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Children in the School Age Program at RAF Mildenhall Youth Center, England, show off the flag they made for troops in Iraq.
Children in the School Age Program at RAF Mildenhall Youth Center, England, show off the flag they made for troops in Iraq. (Courtesy of Mildenhall Youth Center)
Children in the School Age Program at RAF Mildenhall Youth Center, England, show off the flag they made for troops in Iraq.
Children in the School Age Program at RAF Mildenhall Youth Center, England, show off the flag they made for troops in Iraq. (Courtesy of Mildenhall Youth Center)
U.S. airmen gather around the flag made by members of RAF Mildenhall, England's School Age Program recently. The children sent the flag to Capt. Matt Kovich and the airmen he serves with at Baghdad International Airport. Kovich is the husband of Amanda Kovich, the children's room leader.
U.S. airmen gather around the flag made by members of RAF Mildenhall, England's School Age Program recently. The children sent the flag to Capt. Matt Kovich and the airmen he serves with at Baghdad International Airport. Kovich is the husband of Amanda Kovich, the children's room leader. (Courtesy of Mildenhall Youth Center)

RAF MILDENHALL, England — Children at the RAF Mildenhall Youth Center feel a little closer to events in Baghdad these days.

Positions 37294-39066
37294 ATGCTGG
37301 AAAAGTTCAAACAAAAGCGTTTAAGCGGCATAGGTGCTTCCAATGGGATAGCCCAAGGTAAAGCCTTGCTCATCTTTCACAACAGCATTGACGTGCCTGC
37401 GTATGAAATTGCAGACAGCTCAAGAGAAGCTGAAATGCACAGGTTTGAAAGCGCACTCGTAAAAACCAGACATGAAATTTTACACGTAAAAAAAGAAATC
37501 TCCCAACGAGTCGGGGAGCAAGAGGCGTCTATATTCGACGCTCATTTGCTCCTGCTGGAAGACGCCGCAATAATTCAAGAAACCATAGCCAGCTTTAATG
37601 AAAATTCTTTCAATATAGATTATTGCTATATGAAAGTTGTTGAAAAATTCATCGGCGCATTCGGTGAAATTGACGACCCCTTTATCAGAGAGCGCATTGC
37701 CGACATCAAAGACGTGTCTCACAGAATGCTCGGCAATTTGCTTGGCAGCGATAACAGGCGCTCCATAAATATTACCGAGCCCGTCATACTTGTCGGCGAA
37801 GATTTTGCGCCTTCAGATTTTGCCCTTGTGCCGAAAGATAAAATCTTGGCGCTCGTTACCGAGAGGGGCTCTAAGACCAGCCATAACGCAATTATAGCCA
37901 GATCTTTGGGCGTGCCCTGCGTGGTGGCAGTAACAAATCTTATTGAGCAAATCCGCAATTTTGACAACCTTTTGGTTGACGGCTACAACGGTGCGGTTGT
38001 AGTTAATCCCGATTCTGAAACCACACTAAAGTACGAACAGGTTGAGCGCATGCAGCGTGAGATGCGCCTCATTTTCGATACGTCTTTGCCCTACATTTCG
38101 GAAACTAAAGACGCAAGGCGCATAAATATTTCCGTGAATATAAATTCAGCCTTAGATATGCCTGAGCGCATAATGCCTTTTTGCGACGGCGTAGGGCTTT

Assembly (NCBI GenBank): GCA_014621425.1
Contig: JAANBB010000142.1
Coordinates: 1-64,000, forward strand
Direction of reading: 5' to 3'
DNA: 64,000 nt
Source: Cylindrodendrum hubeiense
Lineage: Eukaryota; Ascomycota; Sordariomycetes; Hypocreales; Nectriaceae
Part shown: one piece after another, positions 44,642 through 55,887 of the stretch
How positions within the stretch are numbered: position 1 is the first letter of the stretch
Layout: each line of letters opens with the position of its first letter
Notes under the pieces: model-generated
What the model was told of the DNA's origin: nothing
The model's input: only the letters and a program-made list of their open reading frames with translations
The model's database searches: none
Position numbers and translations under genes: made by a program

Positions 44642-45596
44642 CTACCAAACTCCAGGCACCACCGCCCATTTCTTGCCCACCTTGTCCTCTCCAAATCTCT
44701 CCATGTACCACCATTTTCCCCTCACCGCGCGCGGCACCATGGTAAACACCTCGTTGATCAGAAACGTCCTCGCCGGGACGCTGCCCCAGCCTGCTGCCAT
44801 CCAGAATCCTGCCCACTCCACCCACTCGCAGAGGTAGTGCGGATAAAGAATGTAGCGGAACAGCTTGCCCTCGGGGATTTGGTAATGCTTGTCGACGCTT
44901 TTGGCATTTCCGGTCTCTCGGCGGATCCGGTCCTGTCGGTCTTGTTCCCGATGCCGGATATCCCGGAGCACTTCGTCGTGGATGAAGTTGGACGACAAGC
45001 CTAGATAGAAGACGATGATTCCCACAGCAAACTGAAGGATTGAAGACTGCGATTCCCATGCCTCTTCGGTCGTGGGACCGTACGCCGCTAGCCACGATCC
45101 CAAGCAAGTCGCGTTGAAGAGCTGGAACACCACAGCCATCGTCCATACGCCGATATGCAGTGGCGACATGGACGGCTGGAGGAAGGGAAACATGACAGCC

A flag they made and sent to the husband of their room leader has been flown above the Air Force base known as Camp Sather at Baghdad International Airport. They recently received photos of the success of their effort.

“They’ve seen either their parents or friends’ parents go away,” said Amanda Kovich, who is in charge of the 7- and 8-year-old artists who made the red stripes of Old Glory by dipping their hands in red paint and placing them on a white piece of fabric.

The flag was sent to Capt. Matt Kovich of the 48th Civil Engineers Squadron at RAF Lakenheath, who is now in Baghdad.

Kovich said the youngsters knew she was upset by her husband’s absence, so the flag project was a little therapy for everyone involved.

She painted the blue field and white stars and left the stripes to the youngsters.

“They really enjoyed it because they like to get their hands messy,” she said.

Each child put three or four handprints on the flag before it was bundled up and sent downrange.

Matt Kovich sent the pupils a certificate in honor of their achievement, which helped lift the spirits of those serving faraway from their families.

“They thought they were really special,” Kovich said of the children in her class.

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